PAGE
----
Notes from Across the Atlantic
Notes from Across the Atlantic

Notes from Across the Atlantic


Joseph Bottum FAITH Magazine September-October 2009


Jeffrey Tucker notes that watching Angels and Demons wasn't an altogether unpleasant experience. The movie had a better sense of liturgical music than most Catholic parishes.

Actually, the real reason I like to see any film in which the Catholic Church is featured prominently concerns the music. Let's just say that "On Eagles' Wings" is never featured at a Catholic funeral on film. And it pleases me to see confirmed that even the most secular parts of the industrial media sector understand what sacred music probably sounds like.

Sure enough, this movie opens with the Introit of the Requiem Mass playing at the funeral. Indeed, whenever there is a need to call forth some sense of solemn liturgy a modal piece comes on featuring vague outlines of Kyrie Eleison and Agnus Dei. There were several people's chants featured here and there - probably more than most parishes hear in the course of one liturgical year, sad to say.

Sad to say indeed, but it all comes down to how you view the Church. If the Catholic Church is a large institution full of tradition, majesty and mystery, the music one associates with it will reflect that. Whether that mystery is redolent with llluminati conspiracy or the source of grace and truth, it nonetheless exists and will be reflected in the art associated with the deep traditions of Christianity. But if mystery and tradition are thrown away, there is no reason to have majesty in art. Gather us in on eagles' wings because the whole thing is just about us and our experiences, not anything deeper.

Of course Ron Howard knows that's not true. But it would be nice if more Catholics did, too.


We've had bad experiences in modern times with the immanent eschatologies of the people who wanted to build heaven

on earth or re-establish Eden - with Marxists and all the rest, who demanded, in one way or another, that the ultimate purposes of humankind be achieved. Mass murder is the regular result of the political attempt to reach a cosmic horizon.

But that's not, in itself, an argument against all horizons - against every strong cultural goal. In fact, vibrant cultures always want something, and exhausted cultures don't. So it's reasonable to ask what it is we actually want these days. What is it that we imagine? Western societies aim at so little now. They have such small interests in mind.

What we need, says the astronaut Buzz Aldrin, is to go to Mars. And he's right. What besides space today can re-inspire the temporal imagination? The author of a new book, Magnificent Desolation, Aldrin argues, "More than just exploring a hostile new world, Apollo 11 was about bold vision and great risk, about the obstacles a great nation could overcome with dedication, courage and teamwork. It was about choosing a goal that exceeded our grasp - and then reaching across history to make it happen."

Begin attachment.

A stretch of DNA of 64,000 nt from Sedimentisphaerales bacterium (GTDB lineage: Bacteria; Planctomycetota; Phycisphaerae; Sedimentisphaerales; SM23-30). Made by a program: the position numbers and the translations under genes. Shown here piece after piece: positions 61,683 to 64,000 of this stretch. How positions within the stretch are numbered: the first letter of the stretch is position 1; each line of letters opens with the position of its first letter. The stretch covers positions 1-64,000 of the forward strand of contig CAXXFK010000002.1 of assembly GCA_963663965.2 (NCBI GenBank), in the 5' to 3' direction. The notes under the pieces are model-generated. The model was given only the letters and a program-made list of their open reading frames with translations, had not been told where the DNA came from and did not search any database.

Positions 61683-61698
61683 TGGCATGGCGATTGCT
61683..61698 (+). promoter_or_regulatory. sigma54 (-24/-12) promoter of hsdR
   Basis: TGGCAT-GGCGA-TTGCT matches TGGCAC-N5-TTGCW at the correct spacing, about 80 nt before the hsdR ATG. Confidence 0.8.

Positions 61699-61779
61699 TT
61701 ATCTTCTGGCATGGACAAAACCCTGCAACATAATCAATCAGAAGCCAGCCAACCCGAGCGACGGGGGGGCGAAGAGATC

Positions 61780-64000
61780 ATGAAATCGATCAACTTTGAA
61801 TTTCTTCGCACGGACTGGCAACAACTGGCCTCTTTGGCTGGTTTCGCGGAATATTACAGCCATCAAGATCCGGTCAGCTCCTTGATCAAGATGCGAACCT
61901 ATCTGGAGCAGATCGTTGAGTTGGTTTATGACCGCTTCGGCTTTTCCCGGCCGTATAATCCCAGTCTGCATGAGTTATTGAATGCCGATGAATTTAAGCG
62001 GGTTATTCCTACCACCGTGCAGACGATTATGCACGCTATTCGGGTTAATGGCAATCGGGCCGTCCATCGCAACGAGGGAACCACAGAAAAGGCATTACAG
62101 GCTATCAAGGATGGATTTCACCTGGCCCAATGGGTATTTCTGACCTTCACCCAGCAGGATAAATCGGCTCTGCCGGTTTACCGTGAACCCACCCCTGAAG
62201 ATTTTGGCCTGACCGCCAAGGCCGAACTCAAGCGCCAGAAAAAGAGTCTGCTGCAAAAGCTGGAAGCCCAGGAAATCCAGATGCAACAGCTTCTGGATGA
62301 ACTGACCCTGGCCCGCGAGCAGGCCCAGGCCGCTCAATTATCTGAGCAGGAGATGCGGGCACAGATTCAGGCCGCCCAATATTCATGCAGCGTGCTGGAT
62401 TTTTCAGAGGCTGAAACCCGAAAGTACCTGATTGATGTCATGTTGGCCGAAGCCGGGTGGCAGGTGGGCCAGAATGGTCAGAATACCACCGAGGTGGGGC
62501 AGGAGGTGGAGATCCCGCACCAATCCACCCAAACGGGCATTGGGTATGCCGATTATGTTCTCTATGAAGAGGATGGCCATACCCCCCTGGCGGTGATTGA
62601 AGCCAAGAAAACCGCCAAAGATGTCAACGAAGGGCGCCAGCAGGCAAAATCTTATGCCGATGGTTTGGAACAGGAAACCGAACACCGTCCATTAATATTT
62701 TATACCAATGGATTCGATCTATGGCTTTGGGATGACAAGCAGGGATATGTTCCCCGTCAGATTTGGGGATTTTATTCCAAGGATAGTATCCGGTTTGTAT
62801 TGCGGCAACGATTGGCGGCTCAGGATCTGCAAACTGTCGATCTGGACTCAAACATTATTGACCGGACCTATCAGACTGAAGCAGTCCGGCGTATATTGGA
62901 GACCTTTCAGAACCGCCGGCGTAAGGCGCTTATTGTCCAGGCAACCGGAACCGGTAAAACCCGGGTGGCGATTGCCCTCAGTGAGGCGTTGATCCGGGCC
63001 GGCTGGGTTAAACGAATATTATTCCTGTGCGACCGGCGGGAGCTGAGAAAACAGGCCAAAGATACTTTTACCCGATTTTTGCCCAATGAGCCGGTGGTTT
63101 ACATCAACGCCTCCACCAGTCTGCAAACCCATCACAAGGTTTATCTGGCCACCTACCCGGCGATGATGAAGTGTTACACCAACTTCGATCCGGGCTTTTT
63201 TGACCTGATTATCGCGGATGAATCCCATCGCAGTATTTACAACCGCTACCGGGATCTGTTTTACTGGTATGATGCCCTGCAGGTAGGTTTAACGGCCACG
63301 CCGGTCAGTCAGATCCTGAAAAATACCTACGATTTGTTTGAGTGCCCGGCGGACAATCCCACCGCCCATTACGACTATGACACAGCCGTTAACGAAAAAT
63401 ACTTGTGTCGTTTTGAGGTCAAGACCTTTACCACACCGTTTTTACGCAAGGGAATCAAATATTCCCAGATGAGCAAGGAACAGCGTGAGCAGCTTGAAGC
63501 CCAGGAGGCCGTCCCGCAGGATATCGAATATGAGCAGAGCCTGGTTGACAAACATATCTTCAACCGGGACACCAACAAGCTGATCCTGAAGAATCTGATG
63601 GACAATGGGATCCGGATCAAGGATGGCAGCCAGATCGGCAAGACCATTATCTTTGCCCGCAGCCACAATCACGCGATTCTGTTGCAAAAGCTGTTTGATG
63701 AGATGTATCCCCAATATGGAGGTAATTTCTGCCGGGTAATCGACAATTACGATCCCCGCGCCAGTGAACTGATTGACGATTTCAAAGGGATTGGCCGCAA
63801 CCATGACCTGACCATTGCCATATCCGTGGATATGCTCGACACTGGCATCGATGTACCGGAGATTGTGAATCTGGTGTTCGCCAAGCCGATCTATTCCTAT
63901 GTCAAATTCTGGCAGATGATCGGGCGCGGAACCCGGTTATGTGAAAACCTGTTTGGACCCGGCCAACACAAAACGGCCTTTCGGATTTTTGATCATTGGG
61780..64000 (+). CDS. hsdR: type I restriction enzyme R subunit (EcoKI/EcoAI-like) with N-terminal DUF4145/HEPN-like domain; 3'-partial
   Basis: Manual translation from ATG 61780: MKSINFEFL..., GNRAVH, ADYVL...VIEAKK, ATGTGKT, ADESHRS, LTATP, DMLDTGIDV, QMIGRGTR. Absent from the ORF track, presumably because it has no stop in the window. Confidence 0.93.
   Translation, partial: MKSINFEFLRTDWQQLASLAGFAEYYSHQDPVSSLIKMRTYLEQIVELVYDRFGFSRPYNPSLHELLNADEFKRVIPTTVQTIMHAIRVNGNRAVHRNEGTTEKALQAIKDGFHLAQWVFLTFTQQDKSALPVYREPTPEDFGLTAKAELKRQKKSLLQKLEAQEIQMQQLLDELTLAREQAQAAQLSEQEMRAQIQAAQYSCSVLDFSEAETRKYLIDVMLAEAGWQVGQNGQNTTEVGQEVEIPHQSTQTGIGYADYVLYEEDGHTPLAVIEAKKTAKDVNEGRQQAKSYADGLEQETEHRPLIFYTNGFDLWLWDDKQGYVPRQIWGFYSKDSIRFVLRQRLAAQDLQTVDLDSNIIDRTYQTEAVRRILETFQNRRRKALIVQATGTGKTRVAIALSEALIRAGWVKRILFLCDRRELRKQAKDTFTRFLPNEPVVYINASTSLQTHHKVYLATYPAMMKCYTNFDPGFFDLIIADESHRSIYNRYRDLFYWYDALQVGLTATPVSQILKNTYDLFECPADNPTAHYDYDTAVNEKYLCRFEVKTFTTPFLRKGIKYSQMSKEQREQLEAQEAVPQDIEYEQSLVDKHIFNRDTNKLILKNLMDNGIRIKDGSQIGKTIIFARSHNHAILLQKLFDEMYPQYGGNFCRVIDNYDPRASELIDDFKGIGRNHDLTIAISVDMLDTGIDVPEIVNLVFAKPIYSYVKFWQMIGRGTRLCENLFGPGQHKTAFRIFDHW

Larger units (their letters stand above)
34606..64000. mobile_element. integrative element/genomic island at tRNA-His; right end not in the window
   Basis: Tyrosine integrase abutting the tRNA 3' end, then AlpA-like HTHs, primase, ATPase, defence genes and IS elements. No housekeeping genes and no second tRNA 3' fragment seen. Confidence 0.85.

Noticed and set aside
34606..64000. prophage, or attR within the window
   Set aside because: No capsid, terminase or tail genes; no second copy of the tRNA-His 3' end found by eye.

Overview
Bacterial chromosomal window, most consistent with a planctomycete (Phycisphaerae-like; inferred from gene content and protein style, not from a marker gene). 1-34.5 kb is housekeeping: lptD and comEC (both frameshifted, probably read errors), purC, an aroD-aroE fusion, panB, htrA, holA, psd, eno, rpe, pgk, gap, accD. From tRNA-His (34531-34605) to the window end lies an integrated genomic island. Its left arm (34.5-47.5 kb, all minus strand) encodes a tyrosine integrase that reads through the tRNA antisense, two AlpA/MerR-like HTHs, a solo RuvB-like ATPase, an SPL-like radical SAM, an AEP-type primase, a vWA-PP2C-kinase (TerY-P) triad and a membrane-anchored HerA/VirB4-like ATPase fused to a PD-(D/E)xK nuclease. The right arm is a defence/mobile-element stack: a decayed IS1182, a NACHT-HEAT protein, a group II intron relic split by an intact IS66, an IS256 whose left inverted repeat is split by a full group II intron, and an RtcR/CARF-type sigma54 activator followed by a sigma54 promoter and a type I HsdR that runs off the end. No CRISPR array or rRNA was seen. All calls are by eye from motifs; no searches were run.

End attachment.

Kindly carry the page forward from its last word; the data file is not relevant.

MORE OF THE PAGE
Indeed, he notes, "For me, the most difficult part of the mission wasn't what happened during the flight but what happened after we came home." America has done some interesting things in space, over the decades since the moon walk. "But what America hasn't done is inspire the world - and itself - with a bold vision for our future in space." What we need is "a destination in space that offers great rewards for the risks to achieve it. I believe that that destination must be homesteading Mars, the first human colony on another world. By refocusing our space programme on Mars for America's future, we can restore the sense of wonder and adventure in space exploration that we knew in the summer of 1969. We won the moon race; now it's time for us to live and work on Mars, first on its moonsand then on its surface."

To be a religious believer is to know that the hungers of the human heart will not find fulfilment without God, but even religious believers benefit from goals short of the ecstatic vision of the divine. People without any temporal horizons - without any historical purpose or vision of the future - grow enervated and decadent, and they begin to follow strange gods, who promise them meaning.

In times of advance, and times of goals, and times of purpose, people have little need for that kind of acedia. Want to inspire the world with a temporal purpose? Want to reveal many of our arguments as the pettinesses that they are? Ever since last summer's news about possible water on the planet, I've been telling people that we should build a rocket and fly it to Mars. As Buzz Aldrin says, the Red Planet must be conquered.


Those who follow Oprah are often captivated by her resident medical expert, Dr. Mehmet Oz. He was featured last April in a segment that included Michael J. Fox

- who suffers from Parkinson's disease and is an avid supporter of foetal stem-cell research through his charitable foundation.

Dr. Oz, who rarely disagrees with the queen of talk shows, told both Oprah and Fox to brace themselves, as he had something provocative to say on stem cells: adult stem cells are the way of the future. "The stem-cell debate is dead.... In the time of all this fighting we've had [over embryonic stem-cell research]

- which did slow down this [adult stem-cell] research - in the last year we've advanced ten years." Adult stem cells are likely to be more effective, less risky and, of course, less controversial than their foetal counterparts. Oz's comments, of course, fly in the face of Fox's strident advocacy for the use of embryos and Oprah's coincident political beliefs. Oprah looked a bit stunned.

Dr. Oz is moving to his own show. Soon.

Faith Magazine

September - October 2009